In Eugene Trivizas and Helen Oxenbury’s The Three Little Wolves and The Big Bad Pig we are initially introduced to “three cuddly little wolves with soft fur and fluffy tails who lived with their mother.” Everything in this story is turned topsy-turvy! The wolves are portrayed as all huggable and plain adorable, whereas the pig is depicted to be this savage wild boar with bad intentions. What makes this story even more interesting from my end is the fact that the three wolves initially started building a house made of bricks! They’re actually pretty smart. However, the Pig is way smarter. He used a sledgehammer to knock the first brick-house down. The story progresses in an even more hilarious tone with the wolves creating even sturdier (and high-tech) houses complete with “barbed wire, iron bars, armour plates and heavy metal padlocks.” Wow, how safe can you possibly get. Except when the Bad Pig cleverly blew it up with a dynamite.

The story ingeniously ends with the tale going back to basic (again the reverse can be discerned). From brick house to a house made of sticks and flowers: walls of marigolds, daffodils, pink roses and cherry blossoms – magically transforming the Pig’s bad heart to a tender, loving, and yes, contrite one. And yes, it ended happily ever after with the wolves and the pig playing “pig-pog” and “piggy-in-the-middle.”

I believe that these stories, in addition to being cleverly written and beautifully illustrated, challenge the young reader to think beyond the tale. If you are an educator who wishes to develop critical and creative thinking skills among your students (this is pretty big here in Singapore), you can not go wrong with these two fractured fairy tales. There are so many things that can be done inside the classroom to dissect and deconstruct the stories. Parallelisms and Divergences can be drawn, and the students empowered and encouraged to come up with their own Ingenious Versions of the Stories!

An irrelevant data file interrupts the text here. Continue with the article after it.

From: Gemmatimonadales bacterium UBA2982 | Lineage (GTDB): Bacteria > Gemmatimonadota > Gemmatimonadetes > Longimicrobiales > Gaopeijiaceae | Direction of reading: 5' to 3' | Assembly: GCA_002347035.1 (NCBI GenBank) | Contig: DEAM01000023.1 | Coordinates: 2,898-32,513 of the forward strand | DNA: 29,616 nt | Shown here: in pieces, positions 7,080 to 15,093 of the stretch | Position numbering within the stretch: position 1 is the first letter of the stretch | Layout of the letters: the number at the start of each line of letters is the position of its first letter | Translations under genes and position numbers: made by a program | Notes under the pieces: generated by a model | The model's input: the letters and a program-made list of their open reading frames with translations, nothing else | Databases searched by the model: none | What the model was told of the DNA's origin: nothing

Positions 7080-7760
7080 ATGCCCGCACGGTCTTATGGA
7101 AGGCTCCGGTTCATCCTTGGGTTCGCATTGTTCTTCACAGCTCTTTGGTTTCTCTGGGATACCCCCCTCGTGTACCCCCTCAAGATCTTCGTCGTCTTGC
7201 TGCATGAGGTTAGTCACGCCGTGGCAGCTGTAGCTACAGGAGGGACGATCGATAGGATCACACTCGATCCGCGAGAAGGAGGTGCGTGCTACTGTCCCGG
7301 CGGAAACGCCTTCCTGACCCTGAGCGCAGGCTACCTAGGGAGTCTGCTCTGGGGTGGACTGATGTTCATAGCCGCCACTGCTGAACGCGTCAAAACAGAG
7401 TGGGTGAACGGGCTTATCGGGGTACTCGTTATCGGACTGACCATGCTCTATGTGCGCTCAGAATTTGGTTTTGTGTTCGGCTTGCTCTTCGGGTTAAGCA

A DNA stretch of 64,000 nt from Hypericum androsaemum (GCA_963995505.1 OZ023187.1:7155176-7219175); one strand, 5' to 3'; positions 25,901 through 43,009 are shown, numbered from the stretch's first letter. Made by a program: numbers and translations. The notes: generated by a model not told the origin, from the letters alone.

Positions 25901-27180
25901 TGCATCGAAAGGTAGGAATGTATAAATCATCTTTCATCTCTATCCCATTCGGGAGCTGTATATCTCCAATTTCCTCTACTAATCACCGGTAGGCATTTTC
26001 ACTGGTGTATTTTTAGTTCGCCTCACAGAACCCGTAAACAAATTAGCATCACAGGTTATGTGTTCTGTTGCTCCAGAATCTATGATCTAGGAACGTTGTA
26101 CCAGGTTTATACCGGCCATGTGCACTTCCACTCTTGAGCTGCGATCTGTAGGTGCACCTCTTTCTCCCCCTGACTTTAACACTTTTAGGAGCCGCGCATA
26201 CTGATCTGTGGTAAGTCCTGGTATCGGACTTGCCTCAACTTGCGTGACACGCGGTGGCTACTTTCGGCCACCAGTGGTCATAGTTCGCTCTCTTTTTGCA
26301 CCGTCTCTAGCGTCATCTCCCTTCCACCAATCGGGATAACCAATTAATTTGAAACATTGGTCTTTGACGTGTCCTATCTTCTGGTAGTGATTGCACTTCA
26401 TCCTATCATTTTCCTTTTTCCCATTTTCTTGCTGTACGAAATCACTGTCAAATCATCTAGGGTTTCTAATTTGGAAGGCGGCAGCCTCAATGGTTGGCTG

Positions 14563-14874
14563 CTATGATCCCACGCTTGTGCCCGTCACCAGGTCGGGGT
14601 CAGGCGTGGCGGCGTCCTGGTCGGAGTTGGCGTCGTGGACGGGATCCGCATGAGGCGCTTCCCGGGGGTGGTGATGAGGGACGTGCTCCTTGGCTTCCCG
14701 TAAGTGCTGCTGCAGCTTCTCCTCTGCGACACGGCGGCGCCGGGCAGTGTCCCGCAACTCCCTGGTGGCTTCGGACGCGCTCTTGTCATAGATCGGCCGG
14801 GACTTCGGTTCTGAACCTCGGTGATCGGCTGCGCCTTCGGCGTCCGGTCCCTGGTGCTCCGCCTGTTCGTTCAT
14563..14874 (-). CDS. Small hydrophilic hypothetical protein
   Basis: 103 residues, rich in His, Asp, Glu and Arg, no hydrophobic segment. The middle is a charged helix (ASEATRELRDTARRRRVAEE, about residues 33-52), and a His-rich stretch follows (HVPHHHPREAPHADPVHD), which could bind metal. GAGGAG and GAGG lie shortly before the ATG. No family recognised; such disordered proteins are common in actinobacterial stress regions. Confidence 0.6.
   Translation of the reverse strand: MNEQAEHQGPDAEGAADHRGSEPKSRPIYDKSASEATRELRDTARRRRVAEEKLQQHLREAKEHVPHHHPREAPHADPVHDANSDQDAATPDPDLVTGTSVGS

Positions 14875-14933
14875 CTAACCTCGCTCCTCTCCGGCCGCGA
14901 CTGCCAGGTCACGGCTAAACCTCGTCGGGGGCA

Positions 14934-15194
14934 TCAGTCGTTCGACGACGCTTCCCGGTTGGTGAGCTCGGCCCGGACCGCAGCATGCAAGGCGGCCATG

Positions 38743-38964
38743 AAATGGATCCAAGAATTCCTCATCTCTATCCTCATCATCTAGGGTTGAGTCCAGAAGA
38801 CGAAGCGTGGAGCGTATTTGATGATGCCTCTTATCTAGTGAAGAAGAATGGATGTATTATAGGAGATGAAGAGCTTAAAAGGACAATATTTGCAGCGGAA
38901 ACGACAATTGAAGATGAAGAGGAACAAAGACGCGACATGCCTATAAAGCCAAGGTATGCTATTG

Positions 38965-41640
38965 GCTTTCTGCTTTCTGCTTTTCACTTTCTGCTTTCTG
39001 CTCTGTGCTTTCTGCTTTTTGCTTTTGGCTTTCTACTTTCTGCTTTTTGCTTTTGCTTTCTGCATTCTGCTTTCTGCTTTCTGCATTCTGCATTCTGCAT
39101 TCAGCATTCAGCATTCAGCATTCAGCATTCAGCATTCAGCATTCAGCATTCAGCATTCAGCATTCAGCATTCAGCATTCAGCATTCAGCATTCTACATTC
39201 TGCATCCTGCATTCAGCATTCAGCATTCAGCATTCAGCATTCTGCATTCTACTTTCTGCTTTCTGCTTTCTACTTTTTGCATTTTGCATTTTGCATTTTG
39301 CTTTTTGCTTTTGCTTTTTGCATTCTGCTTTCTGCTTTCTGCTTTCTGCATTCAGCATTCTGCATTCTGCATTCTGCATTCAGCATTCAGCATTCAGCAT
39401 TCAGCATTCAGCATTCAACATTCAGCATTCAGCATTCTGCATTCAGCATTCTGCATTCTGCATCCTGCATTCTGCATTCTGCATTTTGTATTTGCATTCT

For parents, on the other hand, over and beyond the belly-laughter it can induce in your read-aloud at nighttime, the stories would spark off the inquisitive nature in your child’s mind and open the creative eye that may simply be lying dormant and sleeping in your creative child’s brain.

Do you know of any other version of the 3 Little Pigs? Do drop us a line if you find anything remotely interesting and clever enough to be added to this modest compilation and review. Happy Huffing and Puffing Everyone!

  1. […] by Eugene Trivizas (which was also featured in Myra’s fractured tales review as could be seen here). The title alone already gives you an idea what this version is […]